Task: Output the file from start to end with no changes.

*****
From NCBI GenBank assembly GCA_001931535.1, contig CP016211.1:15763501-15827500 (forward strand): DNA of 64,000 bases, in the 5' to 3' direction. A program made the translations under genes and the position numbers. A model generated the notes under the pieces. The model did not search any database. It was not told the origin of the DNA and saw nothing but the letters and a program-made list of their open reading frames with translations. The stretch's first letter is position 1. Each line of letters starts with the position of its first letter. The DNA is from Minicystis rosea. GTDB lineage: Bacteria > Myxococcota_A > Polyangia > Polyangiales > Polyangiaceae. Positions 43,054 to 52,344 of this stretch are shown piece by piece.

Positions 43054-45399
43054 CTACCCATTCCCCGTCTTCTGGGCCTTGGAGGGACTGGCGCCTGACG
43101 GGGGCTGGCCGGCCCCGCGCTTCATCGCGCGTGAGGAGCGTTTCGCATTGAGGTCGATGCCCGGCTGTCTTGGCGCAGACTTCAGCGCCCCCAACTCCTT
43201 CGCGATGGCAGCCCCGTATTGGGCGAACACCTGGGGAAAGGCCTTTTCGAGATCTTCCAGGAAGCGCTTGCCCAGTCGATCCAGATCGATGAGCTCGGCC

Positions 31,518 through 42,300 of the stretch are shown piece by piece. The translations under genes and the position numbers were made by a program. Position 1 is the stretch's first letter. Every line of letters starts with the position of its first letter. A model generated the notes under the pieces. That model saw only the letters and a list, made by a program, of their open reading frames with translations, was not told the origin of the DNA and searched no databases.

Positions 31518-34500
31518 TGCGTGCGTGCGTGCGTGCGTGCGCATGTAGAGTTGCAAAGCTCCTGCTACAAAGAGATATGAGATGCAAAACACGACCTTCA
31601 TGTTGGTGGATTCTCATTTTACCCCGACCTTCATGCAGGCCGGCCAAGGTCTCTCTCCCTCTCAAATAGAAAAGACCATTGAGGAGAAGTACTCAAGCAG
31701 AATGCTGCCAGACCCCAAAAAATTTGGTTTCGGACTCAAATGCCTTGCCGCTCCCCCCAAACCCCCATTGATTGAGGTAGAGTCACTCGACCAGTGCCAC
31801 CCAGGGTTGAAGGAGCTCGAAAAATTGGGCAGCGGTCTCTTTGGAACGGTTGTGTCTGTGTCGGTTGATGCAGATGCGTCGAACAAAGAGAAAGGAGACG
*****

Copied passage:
From NCBI GenBank assembly GCA_001931535.1, contig CP016211.1:15763501-15827500 (forward strand): DNA of 64,000 bases, in the 5' to 3' direction. A program made the translations under genes and the position numbers. A model generated the notes under the pieces. The model did not search any database. It was not told the origin of the DNA and saw nothing but the letters and a program-made list of their open reading frames with translations. The stretch's first letter is position 1. Each line of letters starts with the position of its first letter. The DNA is from Minicystis rosea. GTDB lineage: Bacteria > Myxococcota_A > Polyangia > Polyangiales > Polyangiaceae. Positions 43,054 to 52,344 of this stretch are shown piece by piece.

Positions 43054-45399
43054 CTACCCATTCCCCGTCTTCTGGGCCTTGGAGGGACTGGCGCCTGACG
43101 GGGGCTGGCCGGCCCCGCGCTTCATCGCGCGTGAGGAGCGTTTCGCATTGAGGTCGATGCCCGGCTGTCTTGGCGCAGACTTCAGCGCCCCCAACTCCTT
43201 CGCGATGGCAGCCCCGTATTGGGCGAACACCTGGGGAAAGGCCTTTTCGAGATCTTCCAGGAAGCGCTTGCCCAGTCGATCCAGATCGATGAGCTCGGCC

Positions 31,518 through 42,300 of the stretch are shown piece by piece. The translations under genes and the position numbers were made by a program. Position 1 is the stretch's first letter. Every line of letters starts with the position of its first letter. A model generated the notes under the pieces. That model saw only the letters and a list, made by a program, of their open reading frames with translations, was not told the origin of the DNA and searched no databases.

Positions 31518-34500
31518 TGCGTGCGTGCGTGCGTGCGTGCGCATGTAGAGTTGCAAAGCTCCTGCTACAAAGAGATATGAGATGCAAAACACGACCTTCA
31601 TGTTGGTGGATTCTCATTTTACCCCGACCTTCATGCAGGCCGGCCAAGGTCTCTCTCCCTCTCAAATAGAAAAGACCATTGAGGAGAAGTACTCAAGCAG
31701 AATGCTGCCAGACCCCAAAAAATTTGGTTTCGGACTCAAATGCCTTGCCGCTCCCCCCAAACCCCCATTGATTGAGGTAGAGTCACTCGACCAGTGCCAC
31801 CCAGGGTTGAAGGAGCTCGAAAAATTGGGCAGCGGTCTCTTTGGAACGGTTGTGTCTGTGTCGGTTGATGCAGATGCGTCGAACAAAGAGAAAGGAGACG